ETYMOLOGY: man length (gwr- < gŵr = man) + (-hd = length) > gwrhd > gwrd (loss of the h is usual when it is at the head of the final syllable after a consonant. See h)

NOTE: Although gwrd is a more correct spelling, gwrhd is accepted as a variant spelling

:_______________________________.


gwrhydau
<gur-HƏ-dai, -e> [gʊrˡhədaɪ, -ɛ]
1
PLURAL: of gwrd (= fathom)
:_______________________________.

gwrhydri
<gur--dri> [ˡgʊrhədrɪ] (m)
1
courage, bravery, heroism

2
feat, exploit
gwneud gwrhydri show great prowess, perform a winning deed

cyflawni gwrhydri perform exploits

Yr oedd y ddau frawd wrth eu bodd gydar gwaith o yrrur ychain i farchnadoedd Lloegr. Dychwelent adref gan ymffrostio yn y gwrhydri a fyddent wedi ei gyflawni ar eu taith.
The two brothers loved the work of driving the cattle to the markets of England. The would return home boasting of their exploits (of the prowess committed) on their journey.

ETYMOLOGY: (1) probably (gwr = man) + (hdr = strong, brave) + (-i = suffix for forming abstract nouns); (2) if not, it is gwrhydi < gworhydri (gwor- = intensifying prefix) + (hdr = strong, brave) + (-i = suffix for forming abstract nouns)

:_______________________________.

gwrial
<GUR-yal> [ˡgʊrjal] (m)
1
(obsolete) battle

2
Gwrial (obsolete) mans name (= manly bravery)
Equivalent to the Irish name Feargal, with the same Celtic origin

ETYMOLOGY: (gŵr = man) + soft mutation + (gl = strength); gwr-ghal > gwr-ial.

The element gl occurs as an element in other compound words
..1/ anial (= desert, desolate place) < British (*ande-gal-)
..2/ arial (= passion, courage) < British (ar = in front of) + (gl = strength)
..3/ dial (= to get revenge; (noun) revenge),
..4/ galanas (= hatred; massacre; destruction)
..5/ geln (= enemy)
..6/ Morial (obsolete forename) (great boldness) (mawr, mor- = big, great)

:_______________________________.

Gwrin
<GUU-rin> [ˡguˑrɪn] (m)
1
mans name
2
SH7803 locality and parish in the county of Pows, near Machynlleth

ETYMOLOGY: Welsh Gwrin < Gwrn < Gwrnt < Gwrghnt < British; equivalent to modern Welsh (gŵr = man) + soft mutation + (gnt = people) (from Latin gens, gent- = family; race)
:_______________________________.

gwrlod <GUR-lod> [ˡgʊrlɔd] (f)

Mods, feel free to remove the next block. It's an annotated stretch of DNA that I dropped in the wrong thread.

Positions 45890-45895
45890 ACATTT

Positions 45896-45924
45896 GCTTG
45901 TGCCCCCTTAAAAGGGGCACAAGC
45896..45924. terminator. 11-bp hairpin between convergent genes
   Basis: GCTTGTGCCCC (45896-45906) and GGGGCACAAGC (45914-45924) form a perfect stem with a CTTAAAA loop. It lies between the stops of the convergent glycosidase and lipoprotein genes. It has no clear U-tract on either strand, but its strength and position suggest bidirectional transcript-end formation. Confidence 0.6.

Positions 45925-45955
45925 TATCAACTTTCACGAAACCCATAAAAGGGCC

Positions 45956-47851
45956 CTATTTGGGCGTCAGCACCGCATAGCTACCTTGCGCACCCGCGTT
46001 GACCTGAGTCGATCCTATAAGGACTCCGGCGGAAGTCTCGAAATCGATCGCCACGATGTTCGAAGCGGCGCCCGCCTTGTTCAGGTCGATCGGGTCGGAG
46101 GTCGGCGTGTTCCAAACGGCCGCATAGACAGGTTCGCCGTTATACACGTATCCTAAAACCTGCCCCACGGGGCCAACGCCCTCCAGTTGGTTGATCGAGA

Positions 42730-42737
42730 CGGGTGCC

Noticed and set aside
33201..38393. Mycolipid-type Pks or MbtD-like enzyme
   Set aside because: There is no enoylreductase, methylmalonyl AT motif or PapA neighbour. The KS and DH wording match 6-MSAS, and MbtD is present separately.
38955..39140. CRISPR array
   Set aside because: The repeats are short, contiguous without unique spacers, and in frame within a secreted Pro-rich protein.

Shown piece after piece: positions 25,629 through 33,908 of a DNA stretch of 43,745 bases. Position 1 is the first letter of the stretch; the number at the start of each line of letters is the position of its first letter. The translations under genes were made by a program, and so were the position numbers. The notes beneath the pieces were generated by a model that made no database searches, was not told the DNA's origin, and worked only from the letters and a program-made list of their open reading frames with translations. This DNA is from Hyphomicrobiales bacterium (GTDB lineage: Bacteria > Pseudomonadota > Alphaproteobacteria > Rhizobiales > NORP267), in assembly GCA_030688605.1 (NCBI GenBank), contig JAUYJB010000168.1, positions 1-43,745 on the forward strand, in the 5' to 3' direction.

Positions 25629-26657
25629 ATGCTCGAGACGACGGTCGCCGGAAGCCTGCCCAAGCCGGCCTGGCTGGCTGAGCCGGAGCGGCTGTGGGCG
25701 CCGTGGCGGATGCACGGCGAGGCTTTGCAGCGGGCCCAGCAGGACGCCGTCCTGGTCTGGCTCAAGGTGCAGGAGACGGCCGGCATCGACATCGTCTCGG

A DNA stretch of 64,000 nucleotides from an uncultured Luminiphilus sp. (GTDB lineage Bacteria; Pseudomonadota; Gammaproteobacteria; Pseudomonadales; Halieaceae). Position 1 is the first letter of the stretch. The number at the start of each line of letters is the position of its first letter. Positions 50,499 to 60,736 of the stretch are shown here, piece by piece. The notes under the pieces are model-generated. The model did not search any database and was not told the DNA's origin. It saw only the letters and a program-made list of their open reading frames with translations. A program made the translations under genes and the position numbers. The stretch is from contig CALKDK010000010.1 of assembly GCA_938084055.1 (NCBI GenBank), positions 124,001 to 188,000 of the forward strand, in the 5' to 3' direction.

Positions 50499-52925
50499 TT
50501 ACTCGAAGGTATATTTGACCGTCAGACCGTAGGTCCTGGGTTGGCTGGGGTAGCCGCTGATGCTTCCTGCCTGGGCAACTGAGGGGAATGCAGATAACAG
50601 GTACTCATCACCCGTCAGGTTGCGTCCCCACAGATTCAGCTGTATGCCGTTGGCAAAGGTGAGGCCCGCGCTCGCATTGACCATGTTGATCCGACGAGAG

1
(South Wales) a variant form of gweirglodd (qv) (= hay meadow)
:_______________________________.

g
wrlodd <GUR-lodh> [ˡgʊrlɔ] (f)
1
(South Wales) a variant form of gweirglodd (qv) (= hay meadow)

:_______________________________.

Y Gwrlodde
<ə gur-LOO-dhe> [ə ˡgʊrloˑɛ] (m)
1 Farm SO1631, near Pengenffordd, Brycheiniog, Pows

http://www.geograph.org.uk/browse.php?p=208278

ETYMOLOGY: gwrlodd, gwrlodde, a southern form of gweirglodd, gweirgloddau (= hay-meadow, hay-meadows).

See gweirglodd

:_______________________________.

gŵr neu was
<guur-nei-WAAS> [ˡguːr nəɪ wɑːs] (m)
PLURAL: gwrnagweision
<GWIIR-na-GWEI-shon> [ˡgwiːr na ˡgwəiʃɔn] masculine

1
gŵr neu was (Welsh Laws) man who is elegible to be a compurgator (testifier of a persons innocence - from an old court procedure where an accused person is acquitted if enough people can be found who will swear to his innocence); man of distinction

2
(South-east Wales) gẃrnewas , gwrnews man, youth

PLURAL: gwrnegwishon o gwrnegwishwn men, menfolk as a group distinct from women, womenfolk (Geiriadur Prifysgol Cymru / Dictionary of the University of Wales: in Cwm Ogwr the word is pronounced gwrnaws)

ETYMOLOGY: man or lad (gŵr = man) + (neu = or) + soft mutation + (gwas = lad)

:_______________________________.

gwrogi
<gu-ROO-gi> [ˡgʊroˑgɪ] (verb)
1 gwrogi i rwun pay homage to

ETYMOLOGY: gwrogi < gwriogi (gwriog = pertaining to a man) + (-i suffix for forming verbs)

:_______________________________.

gwrolwaith
<GWROL-waith> [ˡgwrolwaɪθ] (m)
PLURAL: gwrolweithiau
<gwrol-WEITH-yai, -ye> [gwrolˡwƏɪθjaɪ, -ɛ]
1 brave deed